The 72 buses all have a sticker that says “Bus of the Year 2003”; I have never seen a “Bus of the Year 2004” or 2005 sticker, so I assume that the program was cancelled. Based on the facial expressions of the bus drivers, I can’t imagine they would respond to a motivational program of any sort. But the first couple of times I saw it, the “Bus of the Year 2003” sticker, it definitely raised my expectations. What about this bus made it superior? The seats? Smooth turns around Grand Avenue? Excellent customer service?

Seat choice on a bus always involves dozens if not hundreds of social calculations accomplished at light speed: are there any disabled people? Are there any old people? Are there any people who might be considered old but who would be insulted if you called them old? Are there any window seats? Are there any seats with bags on them? Are there any huge people who I can’t squeeze next to? (AC Transit buses now have one extra-wide seat. I’ve been wondering whether it’s for obese people, but I don’t know.)

Then race, age, and class. Would I rather sit next to an old person or a young person? If I sit next to a white person, Will the black guys think I am avoiding them for racial reasons? Why do only the white people have commuter mugs?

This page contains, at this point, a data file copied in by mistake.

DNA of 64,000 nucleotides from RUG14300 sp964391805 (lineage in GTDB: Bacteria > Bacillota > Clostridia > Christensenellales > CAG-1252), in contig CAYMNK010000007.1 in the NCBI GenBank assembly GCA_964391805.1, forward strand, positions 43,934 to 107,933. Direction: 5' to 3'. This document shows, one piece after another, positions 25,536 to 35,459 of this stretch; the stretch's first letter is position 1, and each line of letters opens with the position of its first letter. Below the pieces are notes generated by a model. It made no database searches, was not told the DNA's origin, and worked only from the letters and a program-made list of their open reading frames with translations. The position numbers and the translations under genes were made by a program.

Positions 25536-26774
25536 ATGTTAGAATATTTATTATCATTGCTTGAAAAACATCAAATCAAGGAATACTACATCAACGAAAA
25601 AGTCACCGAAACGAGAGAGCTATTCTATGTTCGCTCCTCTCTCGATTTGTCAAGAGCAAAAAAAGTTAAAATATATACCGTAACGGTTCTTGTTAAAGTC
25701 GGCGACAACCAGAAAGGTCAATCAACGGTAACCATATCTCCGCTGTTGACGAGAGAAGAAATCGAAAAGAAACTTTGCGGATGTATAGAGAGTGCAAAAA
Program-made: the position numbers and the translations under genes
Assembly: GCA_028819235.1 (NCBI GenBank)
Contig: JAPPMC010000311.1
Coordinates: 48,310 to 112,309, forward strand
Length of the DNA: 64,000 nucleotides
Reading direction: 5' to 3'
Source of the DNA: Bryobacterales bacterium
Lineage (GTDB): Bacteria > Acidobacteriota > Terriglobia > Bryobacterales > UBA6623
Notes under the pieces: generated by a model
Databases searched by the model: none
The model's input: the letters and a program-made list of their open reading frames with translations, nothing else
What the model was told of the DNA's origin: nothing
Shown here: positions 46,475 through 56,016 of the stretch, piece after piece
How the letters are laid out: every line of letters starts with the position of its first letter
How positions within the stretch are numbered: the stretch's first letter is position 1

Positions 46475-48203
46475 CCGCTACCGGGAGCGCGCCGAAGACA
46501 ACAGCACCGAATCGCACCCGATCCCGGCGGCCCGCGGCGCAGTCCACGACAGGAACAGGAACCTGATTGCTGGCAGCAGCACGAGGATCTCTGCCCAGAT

The worst thing about analyzing interactions by race is that it’s completely narcissistic: it assumes that your behavior is so interesting to other people that it is scrutinized and interpreted (or – the great terror of white liberals – misinterpreted as racist.)

The truth is, past a certain point, most people just don’t give a damn. It’s not really about you.

Burning Land

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crossposted at the Burning Blog

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Photo by Kate Shay

Alberta is a vast cold pine forest in central Canada. The largest city, Calgary, is so perfectly snow-covered that it once hosted the Winter Olympics, and the regional Burn there is held on an elk farm in the summer. The elk wander around, gazing at the otherworldly lights from the darkness of the forest and probably wondering what’s going on. The regional is called Freezerburn, and it is so far north that the sun comes up at 4 a.m.